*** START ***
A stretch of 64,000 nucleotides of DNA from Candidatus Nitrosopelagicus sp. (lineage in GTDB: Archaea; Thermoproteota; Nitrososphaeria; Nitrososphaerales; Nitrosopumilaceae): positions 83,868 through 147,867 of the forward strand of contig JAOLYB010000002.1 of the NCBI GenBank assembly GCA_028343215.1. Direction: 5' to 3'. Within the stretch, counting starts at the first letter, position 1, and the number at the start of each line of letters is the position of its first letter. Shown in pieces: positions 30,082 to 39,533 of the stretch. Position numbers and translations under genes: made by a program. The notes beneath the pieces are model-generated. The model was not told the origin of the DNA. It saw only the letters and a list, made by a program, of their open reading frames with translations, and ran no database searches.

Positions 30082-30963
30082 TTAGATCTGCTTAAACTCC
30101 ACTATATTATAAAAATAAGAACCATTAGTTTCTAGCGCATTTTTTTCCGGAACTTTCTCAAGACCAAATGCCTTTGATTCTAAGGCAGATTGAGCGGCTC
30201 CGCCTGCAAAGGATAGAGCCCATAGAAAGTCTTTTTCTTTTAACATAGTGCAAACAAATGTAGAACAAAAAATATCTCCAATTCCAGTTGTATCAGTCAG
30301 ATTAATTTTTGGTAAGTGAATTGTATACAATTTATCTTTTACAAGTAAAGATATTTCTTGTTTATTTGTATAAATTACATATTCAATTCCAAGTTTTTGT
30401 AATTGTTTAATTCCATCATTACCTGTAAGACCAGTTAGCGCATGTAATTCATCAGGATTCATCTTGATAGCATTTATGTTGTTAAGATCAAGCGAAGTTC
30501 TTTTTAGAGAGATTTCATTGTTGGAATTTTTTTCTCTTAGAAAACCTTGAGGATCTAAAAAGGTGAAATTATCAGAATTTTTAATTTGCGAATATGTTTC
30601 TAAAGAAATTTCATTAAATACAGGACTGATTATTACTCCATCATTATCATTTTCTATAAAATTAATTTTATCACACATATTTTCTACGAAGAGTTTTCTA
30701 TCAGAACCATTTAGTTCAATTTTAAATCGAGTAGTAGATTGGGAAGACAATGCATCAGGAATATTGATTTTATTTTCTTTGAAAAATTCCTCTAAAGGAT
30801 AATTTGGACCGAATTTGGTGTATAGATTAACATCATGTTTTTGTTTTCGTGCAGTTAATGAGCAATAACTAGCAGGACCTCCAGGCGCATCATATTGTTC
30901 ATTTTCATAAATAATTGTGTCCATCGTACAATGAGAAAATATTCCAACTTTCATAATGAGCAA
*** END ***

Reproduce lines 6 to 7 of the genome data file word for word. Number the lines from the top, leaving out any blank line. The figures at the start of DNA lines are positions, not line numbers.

30301 ATTAATTTTTGGTAAGTGAATTGTATACAATTTATCTTTTACAAGTAAAGATATTTCTTGTTTATTTGTATAAATTACATATTCAATTCCAAGTTTTTGT
30401 AATTGTTTAATTCCATCATTACCTGTAAGACCAGTTAGCGCATGTAATTCATCAGGATTCATCTTGATAGCATTTATGTTGTTAAGATCAAGCGAAGTTC